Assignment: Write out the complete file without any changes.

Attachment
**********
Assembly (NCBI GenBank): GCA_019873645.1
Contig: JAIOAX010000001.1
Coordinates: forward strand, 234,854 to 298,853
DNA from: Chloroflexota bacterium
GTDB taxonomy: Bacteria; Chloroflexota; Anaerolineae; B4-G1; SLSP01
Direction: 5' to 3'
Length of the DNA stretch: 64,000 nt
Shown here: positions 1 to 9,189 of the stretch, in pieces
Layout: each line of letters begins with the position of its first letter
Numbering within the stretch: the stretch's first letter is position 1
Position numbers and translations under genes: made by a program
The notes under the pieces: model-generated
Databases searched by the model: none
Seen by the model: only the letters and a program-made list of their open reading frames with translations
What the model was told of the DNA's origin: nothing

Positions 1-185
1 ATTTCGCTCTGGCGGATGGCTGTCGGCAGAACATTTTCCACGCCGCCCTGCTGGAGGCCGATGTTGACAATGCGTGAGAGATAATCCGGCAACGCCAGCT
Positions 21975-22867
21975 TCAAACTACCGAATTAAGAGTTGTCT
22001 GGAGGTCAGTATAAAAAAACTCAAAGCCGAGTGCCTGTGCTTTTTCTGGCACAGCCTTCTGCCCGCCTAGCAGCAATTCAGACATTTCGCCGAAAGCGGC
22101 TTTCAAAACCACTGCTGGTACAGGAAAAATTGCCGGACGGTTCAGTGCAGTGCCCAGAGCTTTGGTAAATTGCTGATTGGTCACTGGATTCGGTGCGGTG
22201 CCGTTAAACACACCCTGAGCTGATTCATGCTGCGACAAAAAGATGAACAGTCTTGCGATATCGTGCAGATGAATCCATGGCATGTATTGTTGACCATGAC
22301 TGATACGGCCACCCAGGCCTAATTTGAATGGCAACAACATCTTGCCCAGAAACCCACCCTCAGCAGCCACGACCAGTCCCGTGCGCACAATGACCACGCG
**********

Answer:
Assembly (NCBI GenBank): GCA_019873645.1
Contig: JAIOAX010000001.1
Coordinates: forward strand, 234,854 to 298,853
DNA from: Chloroflexota bacterium
GTDB taxonomy: Bacteria; Chloroflexota; Anaerolineae; B4-G1; SLSP01
Direction: 5' to 3'
Length of the DNA stretch: 64,000 nt
Shown here: positions 1 to 9,189 of the stretch, in pieces
Layout: each line of letters begins with the position of its first letter
Numbering within the stretch: the stretch's first letter is position 1
Position numbers and translations under genes: made by a program
The notes under the pieces: model-generated
Databases searched by the model: none
Seen by the model: only the letters and a program-made list of their open reading frames with translations
What the model was told of the DNA's origin: nothing

Positions 1-185
1 ATTTCGCTCTGGCGGATGGCTGTCGGCAGAACATTTTCCACGCCGCCCTGCTGGAGGCCGATGTTGACAATGCGTGAGAGATAATCCGGCAACGCCAGCT
Positions 21975-22867
21975 TCAAACTACCGAATTAAGAGTTGTCT
22001 GGAGGTCAGTATAAAAAAACTCAAAGCCGAGTGCCTGTGCTTTTTCTGGCACAGCCTTCTGCCCGCCTAGCAGCAATTCAGACATTTCGCCGAAAGCGGC
22101 TTTCAAAACCACTGCTGGTACAGGAAAAATTGCCGGACGGTTCAGTGCAGTGCCCAGAGCTTTGGTAAATTGCTGATTGGTCACTGGATTCGGTGCGGTG
22201 CCGTTAAACACACCCTGAGCTGATTCATGCTGCGACAAAAAGATGAACAGTCTTGCGATATCGTGCAGATGAATCCATGGCATGTATTGTTGACCATGAC
22301 TGATACGGCCACCCAGGCCTAATTTGAATGGCAACAACATCTTGCCCAGAAACCCACCCTCAGCAGCCACGACCAGTCCCGTGCGCACAATGACCACGCG